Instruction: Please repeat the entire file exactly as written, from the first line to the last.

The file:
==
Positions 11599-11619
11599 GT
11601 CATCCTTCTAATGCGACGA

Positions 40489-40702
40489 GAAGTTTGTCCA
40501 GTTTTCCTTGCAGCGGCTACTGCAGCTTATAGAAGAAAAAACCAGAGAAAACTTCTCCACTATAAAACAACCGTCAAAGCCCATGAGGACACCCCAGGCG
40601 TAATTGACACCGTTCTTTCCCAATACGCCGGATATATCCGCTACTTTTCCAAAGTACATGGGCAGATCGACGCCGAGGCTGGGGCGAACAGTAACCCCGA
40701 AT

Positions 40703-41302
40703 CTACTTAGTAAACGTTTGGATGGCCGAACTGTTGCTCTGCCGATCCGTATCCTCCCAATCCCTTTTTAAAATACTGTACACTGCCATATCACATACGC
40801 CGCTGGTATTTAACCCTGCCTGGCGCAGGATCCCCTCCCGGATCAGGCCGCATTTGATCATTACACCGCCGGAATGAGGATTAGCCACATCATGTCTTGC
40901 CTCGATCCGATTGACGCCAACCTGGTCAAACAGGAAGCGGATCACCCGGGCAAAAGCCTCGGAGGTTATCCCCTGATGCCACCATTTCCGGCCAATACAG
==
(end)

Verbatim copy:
Positions 11599-11619
11599 GT
11601 CATCCTTCTAATGCGACGA

Positions 40489-40702
40489 GAAGTTTGTCCA
40501 GTTTTCCTTGCAGCGGCTACTGCAGCTTATAGAAGAAAAAACCAGAGAAAACTTCTCCACTATAAAACAACCGTCAAAGCCCATGAGGACACCCCAGGCG
40601 TAATTGACACCGTTCTTTCCCAATACGCCGGATATATCCGCTACTTTTCCAAAGTACATGGGCAGATCGACGCCGAGGCTGGGGCGAACAGTAACCCCGA
40701 AT

Positions 40703-41302
40703 CTACTTAGTAAACGTTTGGATGGCCGAACTGTTGCTCTGCCGATCCGTATCCTCCCAATCCCTTTTTAAAATACTGTACACTGCCATATCACATACGC
40801 CGCTGGTATTTAACCCTGCCTGGCGCAGGATCCCCTCCCGGATCAGGCCGCATTTGATCATTACACCGCCGGAATGAGGATTAGCCACATCATGTCTTGC
40901 CTCGATCCGATTGACGCCAACCTGGTCAAACAGGAAGCGGATCACCCGGGCAAAAGCCTCGGAGGTTATCCCCTGATGCCACCATTTCCGGCCAATACAG